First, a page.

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Yvette Meltzer: How did you first become involved in photography and what led to you working in this medium as an artist?
Russ Rowland: It happened very slowly and very late in my life. I worked in PR and one of my accounts was a camera company. They gave me a little digital camera and I just started playing with it. After a few years I realized I really wanted to learn about photography and cameras in a more disciplined way so I got my first DSLR and enrolled in a course at ICP. That was in 2010.
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YM: When did you know you wanted to pursue photography as a career?
RR: I never intended to be a photographer. Ever. I rarely looked at photography or cared about it. But once I found it, it really felt like the thing in life I was meant to do. Now I work, play and eat photography pretty much 24-7 and I’ve never been happier. You know how people say “do the thing you love and the rest will follow”? I always thought that that was a load of BS…until I started working as a photographer. Things have really fallen into place and keep encouraging me along the way like some guiding force. It sounds dumb I know. I’ve never experienced this with anything else in life.
YM: The “Open Theme” issue of F-Stop includes images from your project “Through the Looking Glass”. Can you tell us about this project?
RR: It brings together a number of things that continue to fascinate me: shooting portraits…the ways photographing through glass alters and enhances faces…my love of paintings, abstraction and the texture of brush strokes…and trying to find something transcendent in the utterly mundane (in this case using a shower as a medium.)
YM: So the whole is more than the sum of the parts?
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YM: What led to this project?
RR: Basically I just love the way glass, water and steam can be manipulated to create a painterly look, and evoke texture and emotion. It creates a look I covet. Also, I’ve been taken with creating images in camera that look like they must have been photo-shopped. It’s a challenge that fascinates me (probably because I was doing a lot of photo-shopping and wondered if I could save myself some time.)
YM: Can you discuss your process for making these images or your creative process more generally?
RR: It’s a bit like theater and a chemical process. I use the same exact set up each time, but I never know what I will get. There is ample room for anomalies, kismet and surprise. Each session lasts about 45 minutes and is collaboration between me, the subject, and the water on glass. It’s like a performance: we play and improvise as I move around the single light. Then we take a bow and go home.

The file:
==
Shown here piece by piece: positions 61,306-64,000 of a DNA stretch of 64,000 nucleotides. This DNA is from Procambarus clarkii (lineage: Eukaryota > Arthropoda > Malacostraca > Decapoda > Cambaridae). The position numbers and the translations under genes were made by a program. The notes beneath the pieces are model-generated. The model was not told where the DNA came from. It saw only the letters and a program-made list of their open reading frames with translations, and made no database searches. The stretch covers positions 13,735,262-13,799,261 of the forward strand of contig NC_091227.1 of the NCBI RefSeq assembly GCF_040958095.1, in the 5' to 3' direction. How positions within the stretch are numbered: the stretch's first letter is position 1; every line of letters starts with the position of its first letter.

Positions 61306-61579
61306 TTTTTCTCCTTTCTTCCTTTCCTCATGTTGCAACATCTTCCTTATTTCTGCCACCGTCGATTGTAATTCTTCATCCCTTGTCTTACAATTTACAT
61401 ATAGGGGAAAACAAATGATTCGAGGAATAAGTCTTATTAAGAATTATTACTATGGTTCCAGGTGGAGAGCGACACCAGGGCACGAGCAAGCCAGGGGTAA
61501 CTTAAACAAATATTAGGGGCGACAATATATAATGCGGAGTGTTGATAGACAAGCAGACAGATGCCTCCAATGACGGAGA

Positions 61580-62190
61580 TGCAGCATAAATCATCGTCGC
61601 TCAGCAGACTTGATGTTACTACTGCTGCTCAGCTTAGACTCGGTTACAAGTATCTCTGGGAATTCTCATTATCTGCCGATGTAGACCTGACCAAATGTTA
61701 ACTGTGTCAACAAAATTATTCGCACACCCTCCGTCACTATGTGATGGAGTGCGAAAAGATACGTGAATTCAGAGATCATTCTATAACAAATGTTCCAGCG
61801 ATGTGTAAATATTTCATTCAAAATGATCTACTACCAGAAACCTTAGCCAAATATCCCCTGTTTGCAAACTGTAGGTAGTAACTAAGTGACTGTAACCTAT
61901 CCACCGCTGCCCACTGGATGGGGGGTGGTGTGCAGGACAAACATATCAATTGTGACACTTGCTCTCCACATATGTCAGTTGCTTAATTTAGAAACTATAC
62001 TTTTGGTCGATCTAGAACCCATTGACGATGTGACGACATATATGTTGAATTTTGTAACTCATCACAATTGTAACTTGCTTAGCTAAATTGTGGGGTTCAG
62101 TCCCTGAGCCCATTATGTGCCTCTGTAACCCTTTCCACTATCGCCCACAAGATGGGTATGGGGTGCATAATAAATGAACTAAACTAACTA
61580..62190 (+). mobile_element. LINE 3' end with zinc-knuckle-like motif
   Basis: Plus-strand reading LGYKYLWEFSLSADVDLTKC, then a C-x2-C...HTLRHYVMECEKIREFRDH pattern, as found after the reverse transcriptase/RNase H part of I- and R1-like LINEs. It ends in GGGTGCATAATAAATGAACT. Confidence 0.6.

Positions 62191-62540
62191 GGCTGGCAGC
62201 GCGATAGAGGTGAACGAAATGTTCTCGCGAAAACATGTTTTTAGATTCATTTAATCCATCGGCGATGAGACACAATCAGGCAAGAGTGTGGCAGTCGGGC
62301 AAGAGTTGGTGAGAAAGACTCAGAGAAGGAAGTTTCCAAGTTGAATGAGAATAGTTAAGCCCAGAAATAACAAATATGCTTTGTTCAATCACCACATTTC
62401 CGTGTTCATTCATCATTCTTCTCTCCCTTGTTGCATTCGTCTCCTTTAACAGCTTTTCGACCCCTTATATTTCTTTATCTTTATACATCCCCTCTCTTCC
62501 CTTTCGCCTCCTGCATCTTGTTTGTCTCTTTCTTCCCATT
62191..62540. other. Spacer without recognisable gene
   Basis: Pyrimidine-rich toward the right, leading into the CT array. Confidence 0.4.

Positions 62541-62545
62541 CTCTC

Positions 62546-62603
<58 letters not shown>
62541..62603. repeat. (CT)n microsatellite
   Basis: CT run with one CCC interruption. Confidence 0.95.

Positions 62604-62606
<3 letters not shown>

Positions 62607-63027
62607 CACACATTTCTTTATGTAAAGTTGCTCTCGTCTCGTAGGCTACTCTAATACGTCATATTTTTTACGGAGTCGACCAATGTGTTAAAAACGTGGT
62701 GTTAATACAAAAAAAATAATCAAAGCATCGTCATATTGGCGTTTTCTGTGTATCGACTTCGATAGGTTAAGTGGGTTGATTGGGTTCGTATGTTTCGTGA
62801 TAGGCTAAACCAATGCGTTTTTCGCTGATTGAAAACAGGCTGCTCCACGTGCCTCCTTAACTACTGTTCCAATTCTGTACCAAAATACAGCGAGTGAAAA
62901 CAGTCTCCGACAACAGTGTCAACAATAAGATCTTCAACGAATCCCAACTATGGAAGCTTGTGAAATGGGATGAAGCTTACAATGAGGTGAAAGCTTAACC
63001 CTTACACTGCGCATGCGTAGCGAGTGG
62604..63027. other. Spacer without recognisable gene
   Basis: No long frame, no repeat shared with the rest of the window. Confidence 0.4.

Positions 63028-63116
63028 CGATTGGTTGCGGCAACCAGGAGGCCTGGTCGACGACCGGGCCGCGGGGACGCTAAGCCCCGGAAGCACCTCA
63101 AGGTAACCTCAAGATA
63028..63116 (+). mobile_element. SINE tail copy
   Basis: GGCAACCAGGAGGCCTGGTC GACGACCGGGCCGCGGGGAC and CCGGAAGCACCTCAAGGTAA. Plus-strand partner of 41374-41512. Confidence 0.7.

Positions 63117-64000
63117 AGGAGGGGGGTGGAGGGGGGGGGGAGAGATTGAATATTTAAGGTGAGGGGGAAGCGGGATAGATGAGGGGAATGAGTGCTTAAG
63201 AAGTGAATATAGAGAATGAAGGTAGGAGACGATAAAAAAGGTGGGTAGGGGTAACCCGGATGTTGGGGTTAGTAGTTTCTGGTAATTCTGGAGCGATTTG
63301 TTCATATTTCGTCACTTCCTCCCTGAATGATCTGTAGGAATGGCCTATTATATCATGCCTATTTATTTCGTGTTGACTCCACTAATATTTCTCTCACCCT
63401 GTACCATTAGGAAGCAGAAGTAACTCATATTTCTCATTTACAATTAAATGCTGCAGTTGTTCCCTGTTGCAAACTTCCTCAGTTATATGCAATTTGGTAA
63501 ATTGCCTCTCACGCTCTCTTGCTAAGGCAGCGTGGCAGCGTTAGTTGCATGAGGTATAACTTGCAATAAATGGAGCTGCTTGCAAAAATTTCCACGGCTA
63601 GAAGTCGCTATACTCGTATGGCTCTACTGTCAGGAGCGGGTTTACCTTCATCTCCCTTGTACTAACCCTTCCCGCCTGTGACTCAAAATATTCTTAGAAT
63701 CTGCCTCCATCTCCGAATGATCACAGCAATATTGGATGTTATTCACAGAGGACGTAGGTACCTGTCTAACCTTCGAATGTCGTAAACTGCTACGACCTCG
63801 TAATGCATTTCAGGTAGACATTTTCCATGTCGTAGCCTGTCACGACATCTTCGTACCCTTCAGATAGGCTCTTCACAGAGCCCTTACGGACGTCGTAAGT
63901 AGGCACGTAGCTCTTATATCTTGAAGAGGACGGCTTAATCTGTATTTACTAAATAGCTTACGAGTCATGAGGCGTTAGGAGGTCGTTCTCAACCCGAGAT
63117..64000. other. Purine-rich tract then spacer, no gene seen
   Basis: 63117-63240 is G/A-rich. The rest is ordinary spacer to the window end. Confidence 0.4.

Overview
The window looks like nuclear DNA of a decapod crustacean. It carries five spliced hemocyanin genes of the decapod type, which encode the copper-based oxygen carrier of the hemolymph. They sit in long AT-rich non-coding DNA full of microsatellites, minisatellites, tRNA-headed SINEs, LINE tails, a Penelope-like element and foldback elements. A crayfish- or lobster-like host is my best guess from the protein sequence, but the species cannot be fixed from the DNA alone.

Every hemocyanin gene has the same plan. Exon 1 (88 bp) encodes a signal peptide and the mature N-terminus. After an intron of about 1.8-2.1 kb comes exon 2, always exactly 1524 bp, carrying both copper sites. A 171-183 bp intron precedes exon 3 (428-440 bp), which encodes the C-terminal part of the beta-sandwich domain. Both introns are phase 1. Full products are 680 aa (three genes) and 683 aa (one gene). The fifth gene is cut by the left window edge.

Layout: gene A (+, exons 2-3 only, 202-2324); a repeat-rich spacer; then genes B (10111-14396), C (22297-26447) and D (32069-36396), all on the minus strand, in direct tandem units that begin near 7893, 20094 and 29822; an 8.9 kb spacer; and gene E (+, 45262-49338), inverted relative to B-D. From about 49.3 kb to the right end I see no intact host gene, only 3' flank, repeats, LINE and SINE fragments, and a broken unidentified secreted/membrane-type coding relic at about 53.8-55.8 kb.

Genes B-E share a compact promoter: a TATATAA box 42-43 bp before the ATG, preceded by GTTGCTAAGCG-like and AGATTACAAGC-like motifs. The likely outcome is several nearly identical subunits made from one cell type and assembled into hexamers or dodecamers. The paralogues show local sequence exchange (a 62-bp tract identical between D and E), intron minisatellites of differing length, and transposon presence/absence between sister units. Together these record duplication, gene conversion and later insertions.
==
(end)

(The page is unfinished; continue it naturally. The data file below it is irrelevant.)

YM: What is the intended end or purpose for the project?
RR: A gallery show would be nice…or even Bed, Bath and Beyond.
YM: What do you hope people see or feel or perhaps learn when they look at your photographs?
RR: I hope that they see beauty, something that grabs or touches them in some way before they run off to the next thing. I’m not really here to teach.
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YM: Do you have a favorite image in this series?
RR: The ones that make the cut are all favorites in a way.
YM: What are you working on now?
RR: More altered faces! I’m shooting a lot of theater productions and I think that keeps inspiring me in ways. This spring I’ve been taking advantage of the blooming foliage to shoot another portrait series in the park, late at night, with a projector. It’s called “Force of Nature” and they are like a “non-humans of New York.” I’ve turned everyone I know into a sprite from a Shakespearean play.
YM: What photographers or other artists inspire you?
RR: Throughout my life paintings have always inspired me. In fact, I always refer to photos as paintings and have to catch myself. The works of Picasso, Di Chirico, Monet, Van Gogh (to name some obvious starters) have been in my head as far back as I can remember. It’s only recently that I’ve immersed myself in the world of photography. And there is so much knockout work that inspires me every day.
YM: What is the best career advice you have ever received?
RR: The best – and most liberating – advice I ever got was: “Go ahead, Make a mess.” Boy did that free me. You have to try stuff…even the silliest notion. If it all falls apart, and comes to nothing, so what? No one will die or bleed. But if you don’t push, experiment and play, you will never get anywhere interesting or meaningful.
YM: What is the most challenging work you have ever done?
RR: I don’t think I’ve done it yet. Hopefully that’s what I am working towards.
YM: Thank you, Russ for responding to all of these inquiries.
For more of Russ Rowland’s work: www.rrsnapshop.com